Before arriving in the DR, I had suspected it was to get me to rest a little. It turns out that has not been the case, at least not for the first two and a half months. Severe culture shock and difficulties with water, electricity, cell phone and internet reception all make for exhausting attempts to "fix" things!

I also thought perhaps I would be able to save money, and that is happening, though not as much as hoped. Costs in one of the most congested cities in the world, where you have to add crossing an ocean to all the other delivery costs of products, are not exactly competetive. Yet most things cost less than the States.

For example, I broke a crown in half. I was concerned about my first exposure to the dental system here, especially since low salaries tend to lead to dentists having lots of experience in pulling teeth instead of making them pretty. A female  dentista and oral surgeon gave me two choices. A new crown for about $450 fully guaranteed, or glue back on the half that fell out for about $50 - no guarantee whatsoever. I chose the second; the first would still be available later if needed. Two weeks later, all is good.

What about income, you ask? I am working with graphic design clients in the United States willing to work via e-mail (which I already did with most clients anyway, without ever meeting with them in person, and often without even phone calls).

Of course, I'll keep photographing, as I have new and wonderful opportunities here. I figure after 20 years of taking pictures of palm trees in the desert, it’s time to start photographing them on the beach! But also the Botanical Gardens with water lilies! (I know, I know, I've been promising those for weeks. If you use the middle link below, you will see several new photos - including my new favorites, the Water Lily Wash Series. And some day I'll post them here...

I have on-line galleries to help represent me: and They both print and ship. And of course anything found on can be added, by request, to one of these galleries.


Saturday, April 10, 2010

More outside my "window"

More outside my "window"...discoveries every day.
1) Beyond my little house with the patio garden, is a tower that captures my attention.

It's simplistic I suppose. A white building, with some nice curves, a patio fronting every unit, and gorgeous blue lights. I'll take the Penthouse.

2) Another not so great thing about "windows" without glass...Karaoke Night on Friday Night just down the street. On their first night, very few people had the guts to sing, so it was the pro's that sang, and it was pretty nice. But now...well, people are not shy anymore and they sing really, really badly. I guess that's pretty true most any country in the world...

Heather J. Kirk, Photographer, Author, Graphic Designer
"We...a spirit seeking harmony for a world that's out of sync" - purchase an e-book at:

Thursday, April 8, 2010

Why "windows" was in quotes...

A friend recently reminded me that I had promised to explain why I put "window" in quotes, when I told you that I saw my dream house from my own "window.” First let me say that I did a lot of research before looking for a place to live, and through the experience of others I made a list of questions to ask. I have to say it was a very helpful list - otherwise I would have had many more surprises. One thing that was not on my list was "windows" in the "windows.” I guess by that I mean "glass.” But what do you call a window without glass? Is it still a window? Let me clarify with a picture...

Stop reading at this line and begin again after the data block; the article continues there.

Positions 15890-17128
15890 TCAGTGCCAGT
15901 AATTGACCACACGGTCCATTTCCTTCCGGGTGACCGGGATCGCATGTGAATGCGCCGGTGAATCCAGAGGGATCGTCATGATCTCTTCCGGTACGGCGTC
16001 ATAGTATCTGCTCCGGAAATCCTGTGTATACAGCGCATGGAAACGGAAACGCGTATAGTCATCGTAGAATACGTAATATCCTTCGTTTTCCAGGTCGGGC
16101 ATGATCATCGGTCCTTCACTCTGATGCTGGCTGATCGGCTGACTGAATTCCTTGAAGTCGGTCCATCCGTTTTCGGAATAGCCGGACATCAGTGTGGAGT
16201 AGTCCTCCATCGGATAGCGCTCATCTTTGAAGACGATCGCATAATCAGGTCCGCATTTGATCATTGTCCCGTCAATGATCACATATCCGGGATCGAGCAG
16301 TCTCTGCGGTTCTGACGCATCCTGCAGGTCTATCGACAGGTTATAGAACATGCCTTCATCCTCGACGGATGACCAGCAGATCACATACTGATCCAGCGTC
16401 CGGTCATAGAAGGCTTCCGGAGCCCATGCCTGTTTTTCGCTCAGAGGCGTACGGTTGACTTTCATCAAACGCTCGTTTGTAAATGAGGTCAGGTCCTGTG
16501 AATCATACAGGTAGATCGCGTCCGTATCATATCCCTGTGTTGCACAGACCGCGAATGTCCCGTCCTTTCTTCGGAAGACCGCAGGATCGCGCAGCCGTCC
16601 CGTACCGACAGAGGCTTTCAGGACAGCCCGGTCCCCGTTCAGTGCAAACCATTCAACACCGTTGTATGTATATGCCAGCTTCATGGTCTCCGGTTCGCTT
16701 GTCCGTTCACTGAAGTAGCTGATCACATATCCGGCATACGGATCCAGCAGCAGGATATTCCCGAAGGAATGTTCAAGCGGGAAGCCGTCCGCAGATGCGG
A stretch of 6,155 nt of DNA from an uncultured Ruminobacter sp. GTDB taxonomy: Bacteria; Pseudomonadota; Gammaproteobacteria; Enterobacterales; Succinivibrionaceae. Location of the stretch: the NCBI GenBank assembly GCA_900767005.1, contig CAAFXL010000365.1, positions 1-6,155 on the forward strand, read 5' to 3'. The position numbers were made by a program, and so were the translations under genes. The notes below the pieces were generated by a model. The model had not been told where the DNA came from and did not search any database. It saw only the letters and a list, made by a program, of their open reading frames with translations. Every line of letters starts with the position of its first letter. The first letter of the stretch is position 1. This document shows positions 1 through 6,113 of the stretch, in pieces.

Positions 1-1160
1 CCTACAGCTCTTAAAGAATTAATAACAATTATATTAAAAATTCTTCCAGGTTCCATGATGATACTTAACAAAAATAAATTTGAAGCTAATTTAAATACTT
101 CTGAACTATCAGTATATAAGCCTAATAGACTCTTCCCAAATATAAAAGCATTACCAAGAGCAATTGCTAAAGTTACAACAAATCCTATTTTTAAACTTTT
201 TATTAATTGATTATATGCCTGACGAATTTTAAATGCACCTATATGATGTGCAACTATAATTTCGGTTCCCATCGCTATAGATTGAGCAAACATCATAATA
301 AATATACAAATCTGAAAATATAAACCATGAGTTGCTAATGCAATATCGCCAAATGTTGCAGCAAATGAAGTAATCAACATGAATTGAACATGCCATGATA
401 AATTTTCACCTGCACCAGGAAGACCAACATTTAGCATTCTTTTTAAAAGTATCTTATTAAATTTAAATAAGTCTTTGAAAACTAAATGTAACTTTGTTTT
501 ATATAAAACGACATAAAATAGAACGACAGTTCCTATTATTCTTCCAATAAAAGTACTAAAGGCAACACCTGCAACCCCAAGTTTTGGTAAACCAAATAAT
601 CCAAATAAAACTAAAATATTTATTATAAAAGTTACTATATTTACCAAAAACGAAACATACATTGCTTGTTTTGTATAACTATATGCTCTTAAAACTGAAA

That's it - metal blinds that go up and down - two sets per "window,” one top and one bottom. (While we're at it - forget all you ever knew about lefty loosy and righty tighty. Two and a half months in this room, and even though I made up a new rhyme to help me remember how to open and close my "windows," I rarely remember "left to lower, right to raise.”)

Here are the negative aspects of window blinds without "windows" (I mean glass).

1. Noise - you hear absolutely everything that happens on the street, even if you are on the fifth floor.
2. Dust - it gets everywhere! Even when the blinds and curtains were closed for a week (while I went to the beach on vacation) I came back to very dirty dust everywhere.
3. Pollution - it all gets in as well.

Here are the (sort of) positive aspects of "windows" without glass.

1. You always have a little breeze. And if you want you can have a LOT of breeze.
2. Although they don't keep out dust or pollution very well, the blinds are actually pretty good at keeping out light, as I still sleep until noon (and still go to bed somewhere between 1 and 4 am.)
3. If I were to get caught in a hurricane, there would be no glass that might break and blow into the room.

Heather J. Kirk, Photographer, Author, Graphic Designer
Find her art at: Fine Art and

Thursday, March 25, 2010

What "was not" is so close by...

It is a strange, and even embarrassing, thing to say that after only two and a half months in a city three-million people large, that a particular vision of a home does not exist... and then an hour later, to find it. This is the most embarrassing, and actually exciting, part. The house I describe as my expectation in my previous post, was outside my window.